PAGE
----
WASHINGTON: With the Entertainment Software Association's plans to scale back its Electronic Entertainment Expo (E3) significantly for a more "intimate" conference in 2007, journalists that cover the event and small companies that depend on it are left to contemplate how it affects their strategy.
The new, smaller expo will still take place in Los Angeles as it has been for 10 years, but not at the city's Convention Center as usual. Although it was only officially three days, the video game conference had become a weeklong event each year, with parties, pre- and post-show events from rival videogame makers that were trying to outdo each other, and a crowd of 10,000.
Tom Ohle, director of Evolve PR, said the smaller companies are going to fare the worst with this change. His firm represents developers such as Stardock and CD Projekt.
He said companies – small relative to Sony and Microsoft – could spend their entire years' marketing and PR budgets on a booth at E3, because there was no other way to present products to hundreds of media representatives at once. Now, these game makers will have to rethink their marketing plans, he said.
"Companies can run their own media tours and do demos close to other events," Ohle said. "But overall, smaller companies can't afford to bring in 200 editors."
According to the Hollywood Reporter, industry sources said that such companies as Sony Computer Entertainment, Microsoft, Electronic Arts and THQ pulled most of their funding out of the show after it got too competitive and the companies were not getting enough return on their considerable investments. The ESA, which could not be reached for comment, issued a press release on July 31 that announced the change.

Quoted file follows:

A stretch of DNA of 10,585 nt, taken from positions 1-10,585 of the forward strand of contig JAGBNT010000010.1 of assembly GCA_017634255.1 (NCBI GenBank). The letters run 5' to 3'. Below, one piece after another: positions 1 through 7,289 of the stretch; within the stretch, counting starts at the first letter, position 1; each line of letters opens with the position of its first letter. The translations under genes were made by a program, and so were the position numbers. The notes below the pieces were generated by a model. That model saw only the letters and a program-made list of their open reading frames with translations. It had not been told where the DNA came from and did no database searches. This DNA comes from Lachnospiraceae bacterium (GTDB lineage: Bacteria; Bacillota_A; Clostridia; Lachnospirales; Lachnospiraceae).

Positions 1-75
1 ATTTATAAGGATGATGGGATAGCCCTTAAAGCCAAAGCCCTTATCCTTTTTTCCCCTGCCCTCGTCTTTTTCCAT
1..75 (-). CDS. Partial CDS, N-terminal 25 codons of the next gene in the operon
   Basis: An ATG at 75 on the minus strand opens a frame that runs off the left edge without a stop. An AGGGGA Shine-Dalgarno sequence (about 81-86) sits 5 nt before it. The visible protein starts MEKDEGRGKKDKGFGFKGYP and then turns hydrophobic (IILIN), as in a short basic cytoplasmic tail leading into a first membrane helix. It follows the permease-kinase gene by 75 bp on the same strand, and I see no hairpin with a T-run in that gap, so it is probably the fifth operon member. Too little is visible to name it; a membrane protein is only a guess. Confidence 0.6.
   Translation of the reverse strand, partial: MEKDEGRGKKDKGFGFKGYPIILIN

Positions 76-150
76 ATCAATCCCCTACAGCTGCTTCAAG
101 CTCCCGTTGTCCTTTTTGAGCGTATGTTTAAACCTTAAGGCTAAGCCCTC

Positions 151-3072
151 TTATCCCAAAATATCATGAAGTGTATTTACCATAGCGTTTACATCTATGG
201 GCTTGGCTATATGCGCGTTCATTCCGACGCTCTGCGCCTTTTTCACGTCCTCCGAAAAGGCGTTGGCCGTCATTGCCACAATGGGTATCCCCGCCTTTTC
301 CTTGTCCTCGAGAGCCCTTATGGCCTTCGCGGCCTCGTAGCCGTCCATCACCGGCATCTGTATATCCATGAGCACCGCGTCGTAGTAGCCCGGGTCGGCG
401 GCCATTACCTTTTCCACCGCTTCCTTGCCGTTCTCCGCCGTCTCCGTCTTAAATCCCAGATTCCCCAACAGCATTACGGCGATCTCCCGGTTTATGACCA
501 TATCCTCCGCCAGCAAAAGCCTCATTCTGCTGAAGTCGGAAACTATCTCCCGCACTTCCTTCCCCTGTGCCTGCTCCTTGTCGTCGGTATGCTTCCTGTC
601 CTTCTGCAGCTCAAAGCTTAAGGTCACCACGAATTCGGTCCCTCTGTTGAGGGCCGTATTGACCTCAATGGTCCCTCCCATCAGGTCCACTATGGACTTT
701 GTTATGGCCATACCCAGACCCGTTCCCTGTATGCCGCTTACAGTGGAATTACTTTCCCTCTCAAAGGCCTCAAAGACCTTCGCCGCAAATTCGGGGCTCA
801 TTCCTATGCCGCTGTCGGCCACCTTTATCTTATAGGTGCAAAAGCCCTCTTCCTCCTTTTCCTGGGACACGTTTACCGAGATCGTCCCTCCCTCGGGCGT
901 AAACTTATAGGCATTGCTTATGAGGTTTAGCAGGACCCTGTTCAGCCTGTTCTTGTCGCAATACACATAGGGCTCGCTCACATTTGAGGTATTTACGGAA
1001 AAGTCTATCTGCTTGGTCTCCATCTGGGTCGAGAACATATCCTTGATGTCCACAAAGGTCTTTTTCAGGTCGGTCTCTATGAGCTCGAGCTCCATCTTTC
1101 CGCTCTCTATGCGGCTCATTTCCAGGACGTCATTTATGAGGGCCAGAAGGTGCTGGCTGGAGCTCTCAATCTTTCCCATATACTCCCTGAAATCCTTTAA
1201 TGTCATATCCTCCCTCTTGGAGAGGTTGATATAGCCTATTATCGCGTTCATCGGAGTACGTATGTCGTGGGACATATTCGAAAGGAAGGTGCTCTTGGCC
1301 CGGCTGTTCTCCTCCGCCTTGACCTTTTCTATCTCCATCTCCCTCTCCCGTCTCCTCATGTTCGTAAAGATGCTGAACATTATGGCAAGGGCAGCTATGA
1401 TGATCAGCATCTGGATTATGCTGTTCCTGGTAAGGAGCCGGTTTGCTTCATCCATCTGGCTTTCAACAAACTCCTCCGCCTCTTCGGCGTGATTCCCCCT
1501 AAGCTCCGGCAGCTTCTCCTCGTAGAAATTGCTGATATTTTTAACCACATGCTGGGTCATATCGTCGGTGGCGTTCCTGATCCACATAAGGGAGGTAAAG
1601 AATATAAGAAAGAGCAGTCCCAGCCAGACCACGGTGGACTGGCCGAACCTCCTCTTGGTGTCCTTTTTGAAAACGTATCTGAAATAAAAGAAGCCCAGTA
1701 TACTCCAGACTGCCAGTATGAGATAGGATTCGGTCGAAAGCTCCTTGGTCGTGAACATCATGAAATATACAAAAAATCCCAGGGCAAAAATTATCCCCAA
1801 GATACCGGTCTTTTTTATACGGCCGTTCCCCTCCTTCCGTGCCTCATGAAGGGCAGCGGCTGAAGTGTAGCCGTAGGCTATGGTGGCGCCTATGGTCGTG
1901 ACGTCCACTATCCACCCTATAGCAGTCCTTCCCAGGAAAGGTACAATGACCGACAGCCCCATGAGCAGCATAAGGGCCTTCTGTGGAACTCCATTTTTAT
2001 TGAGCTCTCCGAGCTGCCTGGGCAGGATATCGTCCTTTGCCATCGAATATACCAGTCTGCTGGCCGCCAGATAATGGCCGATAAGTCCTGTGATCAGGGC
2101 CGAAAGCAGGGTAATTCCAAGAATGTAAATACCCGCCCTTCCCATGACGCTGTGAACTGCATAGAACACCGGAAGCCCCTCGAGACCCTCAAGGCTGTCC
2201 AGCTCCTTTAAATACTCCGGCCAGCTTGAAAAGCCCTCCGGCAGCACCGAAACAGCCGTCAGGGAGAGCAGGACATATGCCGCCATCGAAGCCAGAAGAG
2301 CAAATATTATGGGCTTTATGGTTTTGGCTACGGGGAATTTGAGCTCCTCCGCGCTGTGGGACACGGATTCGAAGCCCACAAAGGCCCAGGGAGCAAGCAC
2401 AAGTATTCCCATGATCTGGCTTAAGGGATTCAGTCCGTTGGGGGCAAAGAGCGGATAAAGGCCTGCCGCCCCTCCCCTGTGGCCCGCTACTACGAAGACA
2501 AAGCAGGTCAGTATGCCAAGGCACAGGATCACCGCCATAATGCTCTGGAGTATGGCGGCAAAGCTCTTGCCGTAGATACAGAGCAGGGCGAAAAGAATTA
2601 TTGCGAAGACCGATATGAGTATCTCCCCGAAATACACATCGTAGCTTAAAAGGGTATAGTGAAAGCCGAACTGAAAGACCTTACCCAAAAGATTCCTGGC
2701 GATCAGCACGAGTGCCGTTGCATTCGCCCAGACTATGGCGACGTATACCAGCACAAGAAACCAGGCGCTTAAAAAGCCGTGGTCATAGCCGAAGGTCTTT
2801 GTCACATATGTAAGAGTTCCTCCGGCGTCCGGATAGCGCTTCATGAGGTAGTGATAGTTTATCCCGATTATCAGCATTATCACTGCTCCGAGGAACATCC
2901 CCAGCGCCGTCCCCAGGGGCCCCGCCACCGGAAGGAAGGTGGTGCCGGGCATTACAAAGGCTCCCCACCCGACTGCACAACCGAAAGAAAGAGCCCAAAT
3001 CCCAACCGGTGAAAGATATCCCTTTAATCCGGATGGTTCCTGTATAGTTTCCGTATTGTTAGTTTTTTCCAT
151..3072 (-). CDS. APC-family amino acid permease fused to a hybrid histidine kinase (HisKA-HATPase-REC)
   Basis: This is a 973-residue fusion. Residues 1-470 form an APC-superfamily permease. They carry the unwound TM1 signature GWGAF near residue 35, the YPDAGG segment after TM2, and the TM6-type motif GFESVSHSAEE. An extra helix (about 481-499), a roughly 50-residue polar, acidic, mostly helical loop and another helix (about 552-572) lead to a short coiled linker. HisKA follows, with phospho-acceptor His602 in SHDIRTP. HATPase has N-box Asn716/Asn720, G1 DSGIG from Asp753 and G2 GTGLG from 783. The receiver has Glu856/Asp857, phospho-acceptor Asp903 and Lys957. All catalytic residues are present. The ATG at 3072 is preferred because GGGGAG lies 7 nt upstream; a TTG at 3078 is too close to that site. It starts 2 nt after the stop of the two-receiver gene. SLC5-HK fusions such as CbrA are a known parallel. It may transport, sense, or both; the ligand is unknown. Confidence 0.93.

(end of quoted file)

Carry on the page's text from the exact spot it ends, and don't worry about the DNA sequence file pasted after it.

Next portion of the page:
Large corporations can get by with hosting media days at their campuses, and gather media together for special events to get publicity for new products, Ohle said.
"For the smaller companies, it is just not feasible. There is not enough budget in PR … there are a huge number of second-tier, lower outlets, whose websites get less than one million hits a month. They just fall off the radar."
Ryan Kim, a San Francisco Chronicle reporter who covered E3 this year, said even at the big, glitzy E3, he didn't write about many of the smaller companies because spent most of his time doing interviews with the bigger names in the business, such as Electronic Arts.
"I guess we're all waiting to see if E3 is worth covering next year. The devil is in the details," Kim said.